Review: Atticus wants to be a grown-up restaurant, but it's suffered growing pains
Danielle Lirette Caribbean-style fish mini-tacos get in the swim. Dive into more photos from our visit to Atticus.
1115 East Evans Avenue
Neighborhood restaurants often remind me of kids. Even when they're noisy and a bit rough around the edges, you still smile at them, knowing the potential within. Atticus is that kind of place. Sure, it might want to be president when it grows up, but for now the latest venture from Table to Tavern -- the restaurant group behind Boone's Tavern and Handlebar Tavern -- is more of a tween: lovable one minute, frustrating the next.
See also: Behind the Scenes at Atticus
Located near the University of Denver, Atticus stands out from other campus-oriented hangouts -- including Boone's, its adjacent sister property -- by attracting a crowd that turned its tassel not weeks, but years ago. With a stone fireplace, inviting off-white and blue walls, and fun touches such as a typewriter and a long-handled pizza peel hung in groupings, the space feels comfortable and cohesive, like a vacation house you wouldn't mind renting for the summer. A bar made of corrugated metal and beams from the old Stapleton airport squats in the center, but there's no community counter, making Atticus a spot to talk among friends, not necessarily pick up new ones.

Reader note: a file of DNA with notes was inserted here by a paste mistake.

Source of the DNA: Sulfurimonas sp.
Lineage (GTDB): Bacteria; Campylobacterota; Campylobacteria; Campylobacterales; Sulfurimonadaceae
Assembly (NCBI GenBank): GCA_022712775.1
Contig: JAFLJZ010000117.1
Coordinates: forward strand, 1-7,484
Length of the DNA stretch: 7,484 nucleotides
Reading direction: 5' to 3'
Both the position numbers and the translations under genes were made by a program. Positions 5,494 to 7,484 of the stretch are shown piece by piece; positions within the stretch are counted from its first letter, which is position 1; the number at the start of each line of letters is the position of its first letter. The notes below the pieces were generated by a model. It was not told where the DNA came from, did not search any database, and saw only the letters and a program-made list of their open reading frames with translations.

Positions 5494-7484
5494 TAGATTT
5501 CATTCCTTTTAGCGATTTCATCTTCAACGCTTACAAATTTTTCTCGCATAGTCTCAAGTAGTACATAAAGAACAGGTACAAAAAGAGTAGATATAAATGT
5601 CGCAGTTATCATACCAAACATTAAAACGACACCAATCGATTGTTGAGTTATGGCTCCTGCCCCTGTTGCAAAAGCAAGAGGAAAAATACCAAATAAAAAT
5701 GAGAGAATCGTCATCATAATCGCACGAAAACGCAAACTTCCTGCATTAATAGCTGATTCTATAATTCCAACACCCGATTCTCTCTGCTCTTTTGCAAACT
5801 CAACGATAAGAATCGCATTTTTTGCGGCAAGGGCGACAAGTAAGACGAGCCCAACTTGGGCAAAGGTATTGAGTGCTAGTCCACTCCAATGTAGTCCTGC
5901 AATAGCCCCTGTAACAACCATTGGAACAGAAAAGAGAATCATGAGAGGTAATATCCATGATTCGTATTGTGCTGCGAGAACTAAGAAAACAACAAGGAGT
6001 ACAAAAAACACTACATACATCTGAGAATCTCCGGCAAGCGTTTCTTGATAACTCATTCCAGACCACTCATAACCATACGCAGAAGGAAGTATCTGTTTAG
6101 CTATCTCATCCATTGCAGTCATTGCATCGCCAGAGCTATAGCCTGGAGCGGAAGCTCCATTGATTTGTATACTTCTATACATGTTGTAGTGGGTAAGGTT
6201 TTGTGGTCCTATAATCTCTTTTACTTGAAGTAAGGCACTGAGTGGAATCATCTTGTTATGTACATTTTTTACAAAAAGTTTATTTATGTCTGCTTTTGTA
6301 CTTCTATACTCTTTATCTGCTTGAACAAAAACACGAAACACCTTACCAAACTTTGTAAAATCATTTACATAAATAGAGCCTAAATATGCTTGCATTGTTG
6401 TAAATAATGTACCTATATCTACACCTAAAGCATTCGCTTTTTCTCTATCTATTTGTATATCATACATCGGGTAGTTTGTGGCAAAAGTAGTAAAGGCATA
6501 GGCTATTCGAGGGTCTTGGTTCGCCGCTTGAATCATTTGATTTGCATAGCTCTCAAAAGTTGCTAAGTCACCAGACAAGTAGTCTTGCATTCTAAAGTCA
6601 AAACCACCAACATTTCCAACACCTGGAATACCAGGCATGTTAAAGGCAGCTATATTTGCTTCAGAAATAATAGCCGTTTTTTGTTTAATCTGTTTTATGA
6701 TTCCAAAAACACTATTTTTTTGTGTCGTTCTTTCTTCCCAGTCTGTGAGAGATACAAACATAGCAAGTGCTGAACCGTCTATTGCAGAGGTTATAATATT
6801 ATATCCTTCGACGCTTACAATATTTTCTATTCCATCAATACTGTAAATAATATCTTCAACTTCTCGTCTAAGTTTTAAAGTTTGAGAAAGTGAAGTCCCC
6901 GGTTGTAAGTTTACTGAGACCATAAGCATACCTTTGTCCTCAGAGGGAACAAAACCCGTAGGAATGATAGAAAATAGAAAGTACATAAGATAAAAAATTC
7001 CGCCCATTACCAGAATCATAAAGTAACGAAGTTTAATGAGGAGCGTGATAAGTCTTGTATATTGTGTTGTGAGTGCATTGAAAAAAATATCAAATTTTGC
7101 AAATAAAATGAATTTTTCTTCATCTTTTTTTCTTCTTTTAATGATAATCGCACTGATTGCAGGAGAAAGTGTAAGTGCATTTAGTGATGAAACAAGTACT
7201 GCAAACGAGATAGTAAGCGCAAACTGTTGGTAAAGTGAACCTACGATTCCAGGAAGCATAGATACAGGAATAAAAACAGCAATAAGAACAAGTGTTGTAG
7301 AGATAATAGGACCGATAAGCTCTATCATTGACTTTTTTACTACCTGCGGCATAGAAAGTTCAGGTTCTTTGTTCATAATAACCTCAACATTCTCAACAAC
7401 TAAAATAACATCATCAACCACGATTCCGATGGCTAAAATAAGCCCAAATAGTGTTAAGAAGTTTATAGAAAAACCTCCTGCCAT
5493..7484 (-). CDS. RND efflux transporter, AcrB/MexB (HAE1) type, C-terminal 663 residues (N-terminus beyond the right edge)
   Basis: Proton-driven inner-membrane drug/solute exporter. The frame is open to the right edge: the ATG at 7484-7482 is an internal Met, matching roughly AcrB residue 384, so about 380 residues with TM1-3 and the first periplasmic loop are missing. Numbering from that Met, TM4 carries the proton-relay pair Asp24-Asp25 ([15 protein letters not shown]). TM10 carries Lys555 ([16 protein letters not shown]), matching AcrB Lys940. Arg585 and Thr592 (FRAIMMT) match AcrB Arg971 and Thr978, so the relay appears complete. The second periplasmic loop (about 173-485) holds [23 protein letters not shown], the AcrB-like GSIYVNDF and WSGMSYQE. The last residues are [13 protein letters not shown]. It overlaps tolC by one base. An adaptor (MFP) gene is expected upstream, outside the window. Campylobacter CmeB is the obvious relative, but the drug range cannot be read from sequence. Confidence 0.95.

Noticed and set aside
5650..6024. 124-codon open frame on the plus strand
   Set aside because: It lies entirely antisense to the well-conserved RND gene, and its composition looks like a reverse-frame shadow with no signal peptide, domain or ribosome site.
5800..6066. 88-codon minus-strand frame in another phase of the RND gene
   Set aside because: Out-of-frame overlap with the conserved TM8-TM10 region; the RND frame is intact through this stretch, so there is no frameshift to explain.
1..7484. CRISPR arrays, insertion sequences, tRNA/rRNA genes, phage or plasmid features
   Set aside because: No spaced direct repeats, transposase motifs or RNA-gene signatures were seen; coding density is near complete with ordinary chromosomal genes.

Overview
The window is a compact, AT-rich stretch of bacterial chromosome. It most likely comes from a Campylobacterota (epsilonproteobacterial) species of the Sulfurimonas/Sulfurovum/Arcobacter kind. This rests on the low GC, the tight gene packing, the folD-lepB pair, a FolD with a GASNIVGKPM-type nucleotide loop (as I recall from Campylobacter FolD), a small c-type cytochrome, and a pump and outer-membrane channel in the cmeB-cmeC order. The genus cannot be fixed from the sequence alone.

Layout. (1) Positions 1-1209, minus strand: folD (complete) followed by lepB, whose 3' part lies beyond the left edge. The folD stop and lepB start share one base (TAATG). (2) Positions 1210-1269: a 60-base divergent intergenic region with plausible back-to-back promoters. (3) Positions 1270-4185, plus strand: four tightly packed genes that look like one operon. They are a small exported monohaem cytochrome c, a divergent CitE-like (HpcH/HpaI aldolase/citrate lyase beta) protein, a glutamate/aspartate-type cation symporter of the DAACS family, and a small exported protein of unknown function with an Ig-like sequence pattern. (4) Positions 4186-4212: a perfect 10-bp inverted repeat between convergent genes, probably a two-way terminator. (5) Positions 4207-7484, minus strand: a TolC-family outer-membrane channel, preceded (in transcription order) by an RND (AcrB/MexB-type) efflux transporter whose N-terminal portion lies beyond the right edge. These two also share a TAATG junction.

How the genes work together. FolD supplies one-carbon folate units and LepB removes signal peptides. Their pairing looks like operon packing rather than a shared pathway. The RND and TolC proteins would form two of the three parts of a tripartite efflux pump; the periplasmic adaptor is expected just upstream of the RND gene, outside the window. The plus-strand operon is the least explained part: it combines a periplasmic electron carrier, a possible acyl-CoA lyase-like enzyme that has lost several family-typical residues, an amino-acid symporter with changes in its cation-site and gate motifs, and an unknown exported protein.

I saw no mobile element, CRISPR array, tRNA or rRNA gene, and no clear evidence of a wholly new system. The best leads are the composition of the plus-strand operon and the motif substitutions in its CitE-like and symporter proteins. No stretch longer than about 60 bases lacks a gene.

Danielle Lirette Atticus has become a draw in the DU neighborhood.
Interestingly enough, Atticus wasn't conceived as a restaurant. "The neighborhood has changed my place completely," says Brian Midtbo, CEO of Table to Tavern. "We were supposed to open more as a bar with shared plates, but everybody kept coming in and thanking us for putting a restaurant in there." So Midtbo listened, changing course in April, two months after opening. The new menu, designed by former sous- and now executive chef Diego Coconati, is traditional in approach, filled with the kinds of entrees normally associated with destination restaurants: seared duck breast and duck confit, housemade ravioli, scallops with blood-orange gastrique. There's a burger but no sliders, and certainly no nachos or wings. Starters are also more individual than shared in nature, with offerings such as mussels, beet salad and a pea flan that showcases the vegetable's sweetness. Folks who feel like sharing are steered toward cheese and charcuterie plates -- and judging from my visits, more tables than not are in the mood to share.
Many dishes, entree or otherwise, hint at Coconati's years in Puerto Rico, Florida and his native Argentina, with flavors both spicy and tropical. Colorado lamb is ringed with a plucky sauce of ancho chiles and red-wine demi-glace that tastes like a swirl of barbecue and plum. Skirt steak is marinated overnight in soy sauce, pineapple juice and ginger, and plated over fingers of deep-fried yuca with cilantro and lime. Jack fish tacos, a tasty starter that could easily be a light meal, sparkle not with pico de gallo, but mango salsa and jalapeño slaw. Coconati has brought more seafood, vegan and vegetarian dishes to the original lineup, and he smartly sneaks in vegetables where you'd least expect them, tousling fennel, avocado and arugula over steak, for example.
Danielle Lirette Grilled lamb sirloin comes in a demi-glace that's a swirl of barbecue and plum.
It all seems very grown up -- until the food arrives. Then you realize how much growing Atticus has yet to do.
Keep reading for the rest of our review of Atticus.